There is ongoing talk about understanding customers’ needs and exceeding expectations in a constantly evolving and uncertain landscape. But what does that actually mean? With the consumer shift to digital only being fast-tracked by the national lockdowns, there is mounting pressure on businesses to garner more holistic customer insights to accelerate growth.
The ultimate aim is to deliver a fit-for-purpose product that involves a seamless user experience. Data and analytics is undoubtedly playing an increasingly important role in creating a 360-degree view of the customer, by empowering intelligent decision-making through data-driven insights. But that is often far easier said than done, so that begs the question – ‘where do we begin?’
Democratisation of data to overcome siloes
Data siloes occur when only certain ‘gatekeepers’ have access to data sets and sources. This creates a major obstacle in creating a 360-degree view of the customer as access to data is prohibitive and there are very often multiple versions of data, meaning one department could interpret it differently to the other. This results in wasted resources and limits productivity and can be eliminated through a centralised system with fewer models to allow greater access to data through democratisation.
This means shifting away from the outdated model where the data is more freely accessible to all job functions within the organisation, rather than being in the hands of the select few gatekeepers such as IT and accounts, for example. The best approach is from the top down – getting the C-suite and executive level management to continuously utilise the data until it becomes second nature to do so.
This will have a natural trickle-down effect on the rest of the organisation, until data becomes a core function of almost every position. No matter the data and analytics regime, it will never reach its full potential and may very well be doomed to failure if the data is not democratised.
Split-second decision making through API
Application programming interface (API) is an effective means of verifying customer data at lightning speed and with pinpoint accuracy and is exceptionally valuable in numerous industries. Take short-term motor insurance for example. The market provides a needs-based product, with rapid, in-the-moment transactions where speed and convenience is king. It is therefore essential to remain front-of-mind and to be in the right place at the right time when a customer requires cover at short notice.
In a fraction of a second, API helps to verify a myriad of data such as vehicle details, driver identity, driving licences, payments and claims history. This ultimately enables insurers to not only provide cost-effective temporary insurance policies in a matter of seconds, but also to provide it to a wider range of more accurately verified customers, while reducing fraud, which impacts the cost of premiums.
Enhancing customer relationships through data-driven insights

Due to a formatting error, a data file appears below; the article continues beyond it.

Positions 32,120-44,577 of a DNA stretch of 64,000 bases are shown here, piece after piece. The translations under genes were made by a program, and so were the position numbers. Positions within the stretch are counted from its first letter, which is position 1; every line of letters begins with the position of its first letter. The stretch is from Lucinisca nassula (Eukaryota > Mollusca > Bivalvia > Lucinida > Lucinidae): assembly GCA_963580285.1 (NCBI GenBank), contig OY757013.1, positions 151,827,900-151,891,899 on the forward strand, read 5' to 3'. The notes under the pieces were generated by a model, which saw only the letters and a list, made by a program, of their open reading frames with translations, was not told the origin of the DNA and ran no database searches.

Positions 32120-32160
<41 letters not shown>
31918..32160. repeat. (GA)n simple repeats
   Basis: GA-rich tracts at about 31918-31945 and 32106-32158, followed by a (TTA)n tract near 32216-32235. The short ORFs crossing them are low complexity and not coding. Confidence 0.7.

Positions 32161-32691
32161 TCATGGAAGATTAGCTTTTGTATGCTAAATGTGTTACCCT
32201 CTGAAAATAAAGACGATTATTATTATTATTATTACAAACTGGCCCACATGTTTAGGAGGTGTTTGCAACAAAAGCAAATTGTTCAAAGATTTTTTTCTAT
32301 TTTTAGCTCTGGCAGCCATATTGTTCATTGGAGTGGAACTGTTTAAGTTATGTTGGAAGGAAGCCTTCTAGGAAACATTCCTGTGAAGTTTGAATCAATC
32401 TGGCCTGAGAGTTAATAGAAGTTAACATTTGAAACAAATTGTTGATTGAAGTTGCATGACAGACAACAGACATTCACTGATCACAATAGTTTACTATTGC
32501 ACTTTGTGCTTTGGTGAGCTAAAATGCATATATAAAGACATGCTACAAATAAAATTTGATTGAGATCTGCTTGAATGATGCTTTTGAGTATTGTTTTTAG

A data-driven customer relationship management (CRM) programme based on purchasing trends is another effective route to building a 360-degree customer profile, as it helps a business to build an intimate knowledge of its customers’ needs and expectations.
Using our short-term motor insurance example again – high quality CRM data enables the policy provider to recognise different need states of one-off usage vs. high repeat multiple usage. For example, a student taking out a one-day policy to borrow their parent’s car, vs. a trade professional who experiences seasonal peaks and troughs in demand for business and is regularly required to add and remove named temporary drivers on the company van policy.
The aim of the CRM programme in this case is to not only reward repeat customers with preferential offers, but to make it as easy as possible for them to redeem. The last thing a loyal customer wants from a CRM programme is a promotional discount that comes with strings attached. They want value for money and an enjoyable purchase journey and the best way to achieve that is to remove all barriers for them so that they can redeem at the checkout – no promo codes or other gimmicks!
A data-driven future
Data and analytics will always be a constantly evolving concept – even more so as technology continues to advance at an unprecedented rate. The most important action for any organisation is to ensure that they are utilising clean, high-quality data that accurately represents the needs and expectations of their customer base.
This ultimately builds relationships and emotional connections with existing customers, while attracting and winning new ones. From a commercial perspective, this will lead to a measurable increase in brand loyalty and repeat purchase. More importantly, an organisation’s customer base will have benefitted from a value-added and relevant offering in a time where spending power is significantly reduced and where alternative options are easily accessible.